The inspiration for this title came from a television commercial with eggs frying. Maybe that dates me. That was a while ago, back when I watched television...anyway, I am now engaged in a project where my students- in fact, almost all of the students in our program, put much of their writing on weblogs. It changes the way we do things, and look at life and our writing. This weblog will be about those changes.

The first is that whatever you do with the class, you orient the class toward their relationship with the public, as opposed to their relationship to you the teacher, or their relationship to their grade. You engage them in being and owning the media, in starting a dialogue with the public, although in our case this may mostly be comment spammers. This has a dramatic effect on the teacher's relationship with the student, which is often adversarial in a subtle way; I've found, through working with drama also, that whenever a teacher can be on the student's side in facing the adversarial cruel harsh world, that this helps to lower the affective filter within the class itself.

In our program, a teacher has many choices: to post no assignments, post some, or post all; to get involved or stay aloof. Every class has its own weblog; every student is asked to start his/her own, though this isn't enforced thoroughly at the lower levels. Teachers can use both the class weblogs and the student weblogs in a number of ways; they can ask students to put posts on either.

Whether this has improved the overall writing in the program is hard to measure (see below). It has made much more of the writing public. We can all just go online and see what was done earlier, see what others have done, see how certain people handled certain assignments (the assignments do tend to be repeated). It's public record.

It has been said that the weblog straddles a line between the personal/intimate and the public forum. They are personal journals; even the most casual observer can see this personal nature fairly quickly. We use them for other things: to present academic work in portfolios (see below), to build community and share what we can of each other (these are the two most common in our program); but perhaps the best thing about them is that they allow each of us to show something personal about ourselves...all the time.

Our students are from all over, many countries, so it's nice that we have a realm, a place, where we are made equal, or at least have the same templates to choose from. We almost all use Blogger; though we've tried others, those attempts were mired in problems with systems that were less than intuitive (Blogger beats others in this area, believe it or not). We have other problems due to using Blogger: we have to start the weblogs on Safari...we have to learn some code to make links...but overall we've had a good experience.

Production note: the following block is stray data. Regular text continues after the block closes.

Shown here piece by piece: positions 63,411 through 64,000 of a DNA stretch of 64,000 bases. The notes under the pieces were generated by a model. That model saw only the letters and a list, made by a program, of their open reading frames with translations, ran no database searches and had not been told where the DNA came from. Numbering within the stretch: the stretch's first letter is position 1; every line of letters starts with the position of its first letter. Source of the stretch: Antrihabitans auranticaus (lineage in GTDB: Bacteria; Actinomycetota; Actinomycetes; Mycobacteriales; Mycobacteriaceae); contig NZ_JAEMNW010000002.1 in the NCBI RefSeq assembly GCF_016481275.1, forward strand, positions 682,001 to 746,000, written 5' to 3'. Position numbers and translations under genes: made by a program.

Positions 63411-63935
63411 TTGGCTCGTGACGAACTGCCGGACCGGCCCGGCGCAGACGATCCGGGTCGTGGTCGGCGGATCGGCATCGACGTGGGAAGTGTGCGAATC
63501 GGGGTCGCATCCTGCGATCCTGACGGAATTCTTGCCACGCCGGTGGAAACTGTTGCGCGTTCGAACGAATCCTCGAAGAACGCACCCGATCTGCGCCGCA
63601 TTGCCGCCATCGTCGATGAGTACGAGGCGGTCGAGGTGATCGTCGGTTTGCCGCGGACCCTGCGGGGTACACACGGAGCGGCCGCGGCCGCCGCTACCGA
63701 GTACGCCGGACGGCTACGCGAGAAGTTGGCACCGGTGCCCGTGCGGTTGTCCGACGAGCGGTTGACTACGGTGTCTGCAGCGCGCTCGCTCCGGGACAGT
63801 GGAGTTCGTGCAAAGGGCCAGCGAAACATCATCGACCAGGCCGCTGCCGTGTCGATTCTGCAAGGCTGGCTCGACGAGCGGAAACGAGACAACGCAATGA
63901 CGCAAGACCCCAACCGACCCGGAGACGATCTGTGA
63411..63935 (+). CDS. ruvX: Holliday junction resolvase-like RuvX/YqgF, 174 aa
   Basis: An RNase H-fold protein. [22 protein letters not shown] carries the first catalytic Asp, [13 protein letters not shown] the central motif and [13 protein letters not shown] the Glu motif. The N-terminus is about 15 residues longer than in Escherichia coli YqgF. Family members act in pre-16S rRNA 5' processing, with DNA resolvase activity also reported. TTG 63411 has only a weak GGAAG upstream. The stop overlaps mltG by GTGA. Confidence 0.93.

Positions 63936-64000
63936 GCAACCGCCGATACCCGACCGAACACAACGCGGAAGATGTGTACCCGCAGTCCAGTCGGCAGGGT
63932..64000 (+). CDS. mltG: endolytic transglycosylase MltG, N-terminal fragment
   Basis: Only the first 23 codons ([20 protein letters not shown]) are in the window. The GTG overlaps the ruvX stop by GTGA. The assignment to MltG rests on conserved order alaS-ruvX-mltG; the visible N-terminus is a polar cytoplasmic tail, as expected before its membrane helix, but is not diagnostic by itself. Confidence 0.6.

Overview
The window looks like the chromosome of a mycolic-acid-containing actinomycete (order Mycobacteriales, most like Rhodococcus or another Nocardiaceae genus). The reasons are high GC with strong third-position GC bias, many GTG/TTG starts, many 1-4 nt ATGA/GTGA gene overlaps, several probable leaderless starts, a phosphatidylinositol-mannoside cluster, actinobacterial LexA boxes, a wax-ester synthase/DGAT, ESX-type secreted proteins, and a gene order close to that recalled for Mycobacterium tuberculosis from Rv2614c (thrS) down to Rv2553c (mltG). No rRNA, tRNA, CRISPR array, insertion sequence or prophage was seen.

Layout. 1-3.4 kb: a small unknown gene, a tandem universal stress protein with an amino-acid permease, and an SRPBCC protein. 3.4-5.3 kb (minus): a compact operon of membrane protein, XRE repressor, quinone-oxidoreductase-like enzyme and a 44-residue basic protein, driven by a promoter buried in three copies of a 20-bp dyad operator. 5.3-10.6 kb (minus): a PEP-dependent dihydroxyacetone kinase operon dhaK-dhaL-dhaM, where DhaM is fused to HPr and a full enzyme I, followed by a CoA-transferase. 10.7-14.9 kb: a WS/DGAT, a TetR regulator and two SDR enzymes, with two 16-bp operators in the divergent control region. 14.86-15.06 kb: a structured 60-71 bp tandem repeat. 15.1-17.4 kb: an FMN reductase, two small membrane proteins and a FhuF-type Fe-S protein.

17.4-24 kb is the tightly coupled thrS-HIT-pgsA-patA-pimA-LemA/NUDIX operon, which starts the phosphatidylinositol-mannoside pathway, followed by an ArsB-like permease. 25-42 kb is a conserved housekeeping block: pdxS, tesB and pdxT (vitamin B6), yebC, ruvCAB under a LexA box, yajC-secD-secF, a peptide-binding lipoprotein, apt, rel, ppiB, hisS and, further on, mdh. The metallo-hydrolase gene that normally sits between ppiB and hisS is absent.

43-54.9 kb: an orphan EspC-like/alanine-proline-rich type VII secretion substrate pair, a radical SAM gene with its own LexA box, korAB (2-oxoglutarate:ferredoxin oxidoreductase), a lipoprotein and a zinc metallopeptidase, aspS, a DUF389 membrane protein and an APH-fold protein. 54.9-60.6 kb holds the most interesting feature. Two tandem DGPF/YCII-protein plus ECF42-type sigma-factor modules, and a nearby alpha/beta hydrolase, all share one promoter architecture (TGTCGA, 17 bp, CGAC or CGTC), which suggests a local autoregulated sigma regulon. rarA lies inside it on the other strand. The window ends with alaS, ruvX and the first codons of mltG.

technological issues

Naturally, students come into the program with a wide range of abilities and experience with computers. We strongly feel that it's important that they learn some basic computer fluency (see below), but we also try to remember that we are not a computer program, we're an English program. They should not be punished because they have trouble typing or have trouble uploading or fixing what they've uploaded. We loosen up on that end of it and just help each other a lot. Sometimes the students know more about it than the teachers! So we can't be too proud.

This term I have two classes.

intermediate reading/listening (Core) class

The first is a lower level (right in the middle, actually) reading/listening class where I'd actually like to develop their conversational fluency, their ability to recognize and relate to basic English on the web...and to basic things they hear in their environment.

My tactics with such a class, which I've used with some success several times, are:

1. make sure the regular reading-listening class goes through a variety of interesting and discussion-starting topics. I rely on the textbook, of course, to do this, and also bring in side readings when I suspect that a tangent might be fruitful. What I'm looking for is a spark in their eyes, that tells me there's a nugget there, something they want to know more about.

2. Then I give them a choice. I say, we are going to do a weblog project that involves looking around a little and then coming back and telling the class (and the program) what you found, on the you're going to look into something, but you have to help me decide what. And they choose. I put them into two or three groups. This term they are doing paparazzi and rumors/political weblogs. Look at the assignment: I've kept it simple. Get into the computer and start looking around. I stress that I'm not teaching formal writing here...when they write their paragraphs, I'm not going to grade grammar, structure, etc.